ADRIAN, Mich.—A former engineer with Adrian-based Wacker Chemical Corp. has pleaded guilty in federal court to stealing his former employer's trade secrets and disclosing them to his new company, according to the Detroit office of the Federal Bureau of Investigation.
Judge Patrick J. Duggan of the U.S. District Court for the Eastern District of Michigan accepted the plea agreement of Michael Kodzo Agodoa, 62, who admitted to providing his new employer, South Korean firm KCC Silicones, with Wacker's formulas for the production of silicone-based rubber materials.
Duggan sentenced Agodoa to 24 months in prison and a $7,500 fine, plus an extra $100 in assessments.
Wacker said in a statement that it highly values its intellectual property and technical competencies. "We will take the appropriate and necessary steps to vigorously defend it from being compromised, either through internal or external sources, and will do so in complete accordance with Wacker corporate policy within the letter and spirit of the law," the firm said. "We are pleased there has been a just and lawful conclusion to this case."
According to a criminal complaint filed in the Michigan court in April 2012, Agodoa, a native of Ghana, joined the former Stauffer Chemical Co. as a plant chemist in 1977. In 1987, Wacker purchased a controlling interest in Stauffer and changed the company's name.
Agodoa continued with Wacker until July 1997, rising to the position of technical manager and leaving to accept a job with Jamak Fabrications, the complaint said.
Between 1991 and 1996 alone, Agodoa signed some 78 formula and manufacturing instruction sheets that were clearly marked as confidential, according to the complaint. He was disciplined in 1994 for giving chemical samples to visitors to the Wacker plant—a willful violation of company policy and a potential violation of federal law, the complaint said.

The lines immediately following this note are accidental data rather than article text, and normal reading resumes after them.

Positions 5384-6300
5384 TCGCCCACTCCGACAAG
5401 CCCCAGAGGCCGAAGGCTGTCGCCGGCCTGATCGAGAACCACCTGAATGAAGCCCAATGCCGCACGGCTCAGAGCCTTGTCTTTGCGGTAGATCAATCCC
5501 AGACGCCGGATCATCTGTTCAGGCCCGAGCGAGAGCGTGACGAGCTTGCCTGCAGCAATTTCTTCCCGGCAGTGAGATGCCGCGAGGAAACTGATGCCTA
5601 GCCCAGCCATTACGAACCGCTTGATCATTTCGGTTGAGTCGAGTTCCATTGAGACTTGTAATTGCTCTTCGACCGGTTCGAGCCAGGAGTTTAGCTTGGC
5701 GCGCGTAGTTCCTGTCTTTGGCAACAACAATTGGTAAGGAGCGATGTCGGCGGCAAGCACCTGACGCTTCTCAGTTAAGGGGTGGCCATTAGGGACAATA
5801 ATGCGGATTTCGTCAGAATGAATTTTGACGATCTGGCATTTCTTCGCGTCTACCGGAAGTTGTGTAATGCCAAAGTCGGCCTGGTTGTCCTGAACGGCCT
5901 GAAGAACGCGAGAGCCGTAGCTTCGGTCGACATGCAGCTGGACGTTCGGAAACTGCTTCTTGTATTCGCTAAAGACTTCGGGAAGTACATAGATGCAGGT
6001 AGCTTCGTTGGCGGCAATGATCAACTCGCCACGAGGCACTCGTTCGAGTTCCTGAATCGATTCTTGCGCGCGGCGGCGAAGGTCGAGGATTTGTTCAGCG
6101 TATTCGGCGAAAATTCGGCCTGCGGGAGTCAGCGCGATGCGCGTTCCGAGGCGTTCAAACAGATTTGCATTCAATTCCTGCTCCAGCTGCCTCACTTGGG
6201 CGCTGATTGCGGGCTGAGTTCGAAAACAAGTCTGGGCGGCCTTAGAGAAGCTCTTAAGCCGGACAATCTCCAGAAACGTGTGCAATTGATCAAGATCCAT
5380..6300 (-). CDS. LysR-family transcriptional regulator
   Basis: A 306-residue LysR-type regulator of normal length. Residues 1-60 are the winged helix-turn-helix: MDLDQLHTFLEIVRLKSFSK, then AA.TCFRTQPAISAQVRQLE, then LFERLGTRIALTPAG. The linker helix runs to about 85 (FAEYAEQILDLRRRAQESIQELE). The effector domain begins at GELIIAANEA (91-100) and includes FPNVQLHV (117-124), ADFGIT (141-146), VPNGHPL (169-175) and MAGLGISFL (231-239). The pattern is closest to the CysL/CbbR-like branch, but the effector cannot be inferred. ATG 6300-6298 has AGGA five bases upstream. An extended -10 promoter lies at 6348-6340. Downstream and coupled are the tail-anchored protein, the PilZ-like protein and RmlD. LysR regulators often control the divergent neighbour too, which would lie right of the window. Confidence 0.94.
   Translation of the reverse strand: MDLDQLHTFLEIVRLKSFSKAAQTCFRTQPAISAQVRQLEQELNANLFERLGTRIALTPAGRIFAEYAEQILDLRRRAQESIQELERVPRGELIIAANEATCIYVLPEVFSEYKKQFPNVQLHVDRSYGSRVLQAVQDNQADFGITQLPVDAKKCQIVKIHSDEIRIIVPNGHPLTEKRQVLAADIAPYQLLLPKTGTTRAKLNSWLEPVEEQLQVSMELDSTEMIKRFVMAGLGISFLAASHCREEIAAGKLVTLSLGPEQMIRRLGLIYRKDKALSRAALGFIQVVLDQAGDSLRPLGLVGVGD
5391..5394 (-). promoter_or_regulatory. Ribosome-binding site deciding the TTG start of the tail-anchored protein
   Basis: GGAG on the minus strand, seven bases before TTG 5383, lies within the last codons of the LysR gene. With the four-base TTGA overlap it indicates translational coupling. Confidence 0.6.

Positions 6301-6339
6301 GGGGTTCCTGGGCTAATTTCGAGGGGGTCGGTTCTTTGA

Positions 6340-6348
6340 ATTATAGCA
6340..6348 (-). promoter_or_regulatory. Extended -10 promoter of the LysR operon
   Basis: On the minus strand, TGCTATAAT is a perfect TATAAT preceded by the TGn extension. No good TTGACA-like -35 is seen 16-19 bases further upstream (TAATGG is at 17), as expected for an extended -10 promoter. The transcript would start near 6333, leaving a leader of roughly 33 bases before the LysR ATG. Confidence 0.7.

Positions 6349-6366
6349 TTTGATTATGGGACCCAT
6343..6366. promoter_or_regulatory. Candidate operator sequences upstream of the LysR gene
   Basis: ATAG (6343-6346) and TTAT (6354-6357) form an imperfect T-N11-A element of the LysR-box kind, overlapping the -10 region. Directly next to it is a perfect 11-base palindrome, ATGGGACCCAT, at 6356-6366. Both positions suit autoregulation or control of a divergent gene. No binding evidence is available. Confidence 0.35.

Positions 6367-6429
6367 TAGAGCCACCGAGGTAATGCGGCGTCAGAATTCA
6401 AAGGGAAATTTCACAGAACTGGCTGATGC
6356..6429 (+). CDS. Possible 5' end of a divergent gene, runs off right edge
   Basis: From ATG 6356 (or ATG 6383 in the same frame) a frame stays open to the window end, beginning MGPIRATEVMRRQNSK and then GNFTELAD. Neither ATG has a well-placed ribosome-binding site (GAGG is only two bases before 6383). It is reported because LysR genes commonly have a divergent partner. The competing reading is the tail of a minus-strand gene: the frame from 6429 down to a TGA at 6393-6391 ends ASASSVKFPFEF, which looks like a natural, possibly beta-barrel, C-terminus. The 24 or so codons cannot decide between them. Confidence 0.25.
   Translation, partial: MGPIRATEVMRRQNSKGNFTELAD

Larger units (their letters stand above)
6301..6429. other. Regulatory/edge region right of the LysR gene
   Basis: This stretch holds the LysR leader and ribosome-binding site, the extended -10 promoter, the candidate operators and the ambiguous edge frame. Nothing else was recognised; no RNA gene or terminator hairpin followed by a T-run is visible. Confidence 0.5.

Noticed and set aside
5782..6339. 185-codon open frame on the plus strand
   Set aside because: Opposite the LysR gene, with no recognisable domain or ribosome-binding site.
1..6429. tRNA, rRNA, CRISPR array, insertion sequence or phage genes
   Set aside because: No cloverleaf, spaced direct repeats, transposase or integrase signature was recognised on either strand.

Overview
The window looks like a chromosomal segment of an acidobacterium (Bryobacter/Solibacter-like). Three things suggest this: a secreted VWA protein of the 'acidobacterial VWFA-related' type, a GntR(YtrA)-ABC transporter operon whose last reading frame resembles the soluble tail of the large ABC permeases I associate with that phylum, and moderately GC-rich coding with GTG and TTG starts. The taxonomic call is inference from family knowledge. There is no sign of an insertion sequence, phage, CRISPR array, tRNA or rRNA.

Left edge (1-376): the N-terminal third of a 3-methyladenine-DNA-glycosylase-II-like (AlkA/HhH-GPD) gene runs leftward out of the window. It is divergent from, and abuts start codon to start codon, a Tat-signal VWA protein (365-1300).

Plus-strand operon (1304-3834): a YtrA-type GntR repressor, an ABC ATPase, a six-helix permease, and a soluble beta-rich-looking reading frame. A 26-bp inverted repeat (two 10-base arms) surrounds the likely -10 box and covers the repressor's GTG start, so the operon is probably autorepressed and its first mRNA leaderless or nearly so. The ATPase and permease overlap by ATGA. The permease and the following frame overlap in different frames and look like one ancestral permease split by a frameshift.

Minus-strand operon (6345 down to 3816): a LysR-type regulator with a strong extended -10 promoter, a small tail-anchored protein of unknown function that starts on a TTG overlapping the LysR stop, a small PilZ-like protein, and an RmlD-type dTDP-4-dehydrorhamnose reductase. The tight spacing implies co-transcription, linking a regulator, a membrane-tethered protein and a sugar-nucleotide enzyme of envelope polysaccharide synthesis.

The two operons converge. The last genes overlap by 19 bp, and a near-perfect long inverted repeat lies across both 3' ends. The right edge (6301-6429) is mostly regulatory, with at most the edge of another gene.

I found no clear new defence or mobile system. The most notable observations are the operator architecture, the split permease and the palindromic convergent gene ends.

By 2011, Agodoa was a senior scientist at Laur Silicone Inc. In June of that year, according to the complaint, he tendered his resignation, saying he had accepted a consulting job with KCC Silicones and also that he was helping a South Korean firm develop the oil reserves found at a town in Ghana.
However, in a routine system and password change after Agodoa's resignation, Laur discovered in a search of Agodoa's email records that he in fact had been selling Wacker's trade secrets to KCC Silicones.
Laur notified Wacker, and in December 2011 Wacker provided the FBI with the evidence, the complaint said.
Agodoa first provided KCC Silicones with Wacker formulas in early 2010 when he was negotiating for a job with the company, according to the FBI. Later, from March 2010 to April 2012, he used stolen Wacker formulas to assist KCC Silicones in the development of silicone products, the agency said.
Wacker officials could not be reached for comment.